Experts agree. Though it is more expensive, synthetic oil is a better bet than conventional motor oil for most cars today. Synthetic oil provides better engine performance and protection between oil changes. It can even lengthen the duration between those changes. But what are some of the characteristics that make synthetic oil a better option than its conventional cousin? What are its benefits? And how is synthetic motor oil made?
What is the purpose of motor oil?
It may seem obvious that motor oil is used to lubricate the moving parts inside your engine. When engine components – pistons, rods, valves, and the like – rub against each other they produce friction. That friction creates heat and causes the parts wear. A thin coating of oil separates these surfaces so they do not rub directly against one another. Wear is minimized and so is the heat. The oil is pumped throughout your engine to make sure no metal parts come into direct contact with any other.
Motor oil performs other duties at the same time. It prevents deposits from forming, carries away impurities, and protects against corrosion too. Through the use of additives, oil manufacturers can tailor the features of motor oil to lubricate, clean, and protect your engine.
Why is synthetic oil better than conventional oil?
Oftentimes synthetic and conventional oils have the same origins. They can both be made from crude oil. But synthetics boast a number of advantages.
Because synthetic oils are more resistant to breakdown over time, they offer better protection against engine wear. Since they are more refined, synthetics also contain fewer impurities than conventional oil and resist sludge formation. Synthetic oils flow better in low temperatures and maintain more consistent viscosity, especially at high temperatures. Some experts suggest that, because of its tendency toward consistency over time, synthetic oil provides a longer duration between oil changes – even upwards of 20k miles.
Synthetic oil also does a better job of providing cold-weather startups. An oil’s viscosity, how thick it is (actually, its resistance to flow), goes down as it heats up. It gets thinner. So, an oil with optimal viscosity when your engine is warm would naturally be thicker (higher viscosity) when the engine is cold, making it more difficult to lubricate when you first start your car in the cold. To combat this, oil manufacturers add chemicals to conventional oil that increase viscosity as engine temperatures rise. Conventional oil needs to be modified with additives to offer multi-viscosity abilities. But synthetic oil has this quality inherent in its makeup.
So, how is synthetic oil made?
Whereas conventional oil is distilled from crude oil extracted from the earth, synthetic motor oil is created artificially in a lab from various chemical compounds. Sometimes synthetic oil begins with petroleum products that have been chemically modified, rather than whole crude oil. Other times, it is derived from different raw compounds.
The creation of synthetic oils began in the nineteen-twenties when the Fischer-Tropsch process (a set of chemical reactions) was developed as a way to change carbon monoxide and hydrogen gases into liquid hydrocarbons. The process grew larger into view during WWII as Germany found itself in need of a solution for a crude oil shortage, and again during the fuel crisis in the US in the nineteen-seventies. Since then, oil companies have been working tirelessly (and discreetly) to come up with advances in synthetic oil technology.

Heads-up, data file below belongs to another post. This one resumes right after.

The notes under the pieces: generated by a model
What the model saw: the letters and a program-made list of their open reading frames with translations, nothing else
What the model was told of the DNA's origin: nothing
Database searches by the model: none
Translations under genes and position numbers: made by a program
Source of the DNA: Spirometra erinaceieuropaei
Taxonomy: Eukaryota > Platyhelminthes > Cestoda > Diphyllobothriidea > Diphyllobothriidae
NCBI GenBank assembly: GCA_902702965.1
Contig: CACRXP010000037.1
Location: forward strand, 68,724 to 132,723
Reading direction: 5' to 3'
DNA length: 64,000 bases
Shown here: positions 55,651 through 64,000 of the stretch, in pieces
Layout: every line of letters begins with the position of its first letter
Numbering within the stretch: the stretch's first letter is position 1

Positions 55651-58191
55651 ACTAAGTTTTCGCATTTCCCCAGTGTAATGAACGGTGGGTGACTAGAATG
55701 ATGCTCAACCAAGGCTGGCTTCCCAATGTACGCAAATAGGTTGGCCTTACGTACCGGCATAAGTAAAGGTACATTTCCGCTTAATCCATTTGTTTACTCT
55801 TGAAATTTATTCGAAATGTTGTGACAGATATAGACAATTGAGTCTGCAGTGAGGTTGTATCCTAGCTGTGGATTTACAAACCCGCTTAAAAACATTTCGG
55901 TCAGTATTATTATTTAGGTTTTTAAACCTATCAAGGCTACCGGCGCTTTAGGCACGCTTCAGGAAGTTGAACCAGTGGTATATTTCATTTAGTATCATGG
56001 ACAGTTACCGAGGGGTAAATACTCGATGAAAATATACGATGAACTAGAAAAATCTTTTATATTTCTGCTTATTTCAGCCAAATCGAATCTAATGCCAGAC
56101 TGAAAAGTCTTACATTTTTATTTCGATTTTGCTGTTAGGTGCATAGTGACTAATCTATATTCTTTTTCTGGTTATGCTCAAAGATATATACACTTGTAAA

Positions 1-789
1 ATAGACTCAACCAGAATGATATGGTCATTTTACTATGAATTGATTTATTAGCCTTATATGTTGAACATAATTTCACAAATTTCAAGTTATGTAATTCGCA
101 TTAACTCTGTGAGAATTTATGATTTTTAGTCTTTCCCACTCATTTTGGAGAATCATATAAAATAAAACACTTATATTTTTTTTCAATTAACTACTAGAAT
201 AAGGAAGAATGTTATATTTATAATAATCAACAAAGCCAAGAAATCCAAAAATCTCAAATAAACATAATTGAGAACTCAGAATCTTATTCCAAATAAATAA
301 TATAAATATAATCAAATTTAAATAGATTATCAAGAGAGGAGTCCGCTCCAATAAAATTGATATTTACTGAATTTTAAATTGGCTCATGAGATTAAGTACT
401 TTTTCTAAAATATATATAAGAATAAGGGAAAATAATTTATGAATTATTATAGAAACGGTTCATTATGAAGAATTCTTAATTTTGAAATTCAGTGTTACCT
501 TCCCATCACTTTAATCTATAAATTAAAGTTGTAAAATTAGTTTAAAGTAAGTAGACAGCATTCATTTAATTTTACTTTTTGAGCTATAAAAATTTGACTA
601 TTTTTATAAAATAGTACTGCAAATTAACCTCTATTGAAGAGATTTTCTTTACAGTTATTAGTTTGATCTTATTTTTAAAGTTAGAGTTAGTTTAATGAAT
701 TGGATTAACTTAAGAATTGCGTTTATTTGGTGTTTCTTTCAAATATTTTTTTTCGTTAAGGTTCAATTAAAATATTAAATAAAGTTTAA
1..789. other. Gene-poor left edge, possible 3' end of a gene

Not all manufacturers of synthetic oil use the same approach in the creation of their products. In fact, the processes they use are closely guarded trade secrets. The truth is, no company is going to offer up their proprietary process or formula.
What is known is that synthetic oils are far more refined than conventional oils. Conventional oil is distilled from crude oil. Because of that, it naturally contains impurities that can build up in your engine and lead to sludge. It also oxidizes and acidifies more easily and breaks down more quickly.
But synthetic oil starts with a far more refined base product than crude. Actually, synthetic oil ranges in grades, from that which starts from mineral oils extracted from crude (Group I and II) to that which is designed from fully artificial, compound-based oils (Group V). The performance of a particular oil can depend on which group it inhabits. Generally speaking, a high performing synthetic motor oil falls into Group IV.
In any case, synthetic oil starts with a high-quality, refined base stock and is chemically modified through a complex process to make its molecules of consistent size for better performance before additives are included. Raw materials are blended with artificial chemical compounds not found in natural crude oil. Uniformly sized and weighted oil molecules are formed, providing more consistent lubrication. Additives included in the formula also perform better. Lower viscosities for small, fuel-efficient engines are possible with synthetics where they are not with conventional.
Because of the higher degree of refinement, and the advanced technology that goes into its design and production, synthetic motor oil has one glaring drawback: it costs significantly more than conventional oil. But its advantages – including better engine protection and longer oil change intervals – can certainly offset the cost.
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